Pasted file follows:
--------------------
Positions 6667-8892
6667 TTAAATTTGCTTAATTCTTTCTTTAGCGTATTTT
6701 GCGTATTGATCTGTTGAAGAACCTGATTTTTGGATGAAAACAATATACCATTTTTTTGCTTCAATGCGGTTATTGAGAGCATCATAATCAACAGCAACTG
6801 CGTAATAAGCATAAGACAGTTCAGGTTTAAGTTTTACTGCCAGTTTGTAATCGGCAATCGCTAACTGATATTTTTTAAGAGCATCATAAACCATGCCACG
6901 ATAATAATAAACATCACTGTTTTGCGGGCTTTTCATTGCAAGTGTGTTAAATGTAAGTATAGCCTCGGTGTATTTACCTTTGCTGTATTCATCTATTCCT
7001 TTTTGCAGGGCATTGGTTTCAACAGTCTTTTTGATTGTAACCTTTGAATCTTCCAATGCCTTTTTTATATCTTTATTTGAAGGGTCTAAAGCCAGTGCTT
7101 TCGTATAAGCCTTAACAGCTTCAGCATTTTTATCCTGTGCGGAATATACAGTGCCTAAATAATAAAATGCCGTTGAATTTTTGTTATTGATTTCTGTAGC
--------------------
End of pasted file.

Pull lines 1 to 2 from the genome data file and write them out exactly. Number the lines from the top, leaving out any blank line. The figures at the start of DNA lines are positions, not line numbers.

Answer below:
Positions 6667-8892
6667 TTAAATTTGCTTAATTCTTTCTTTAGCGTATTTT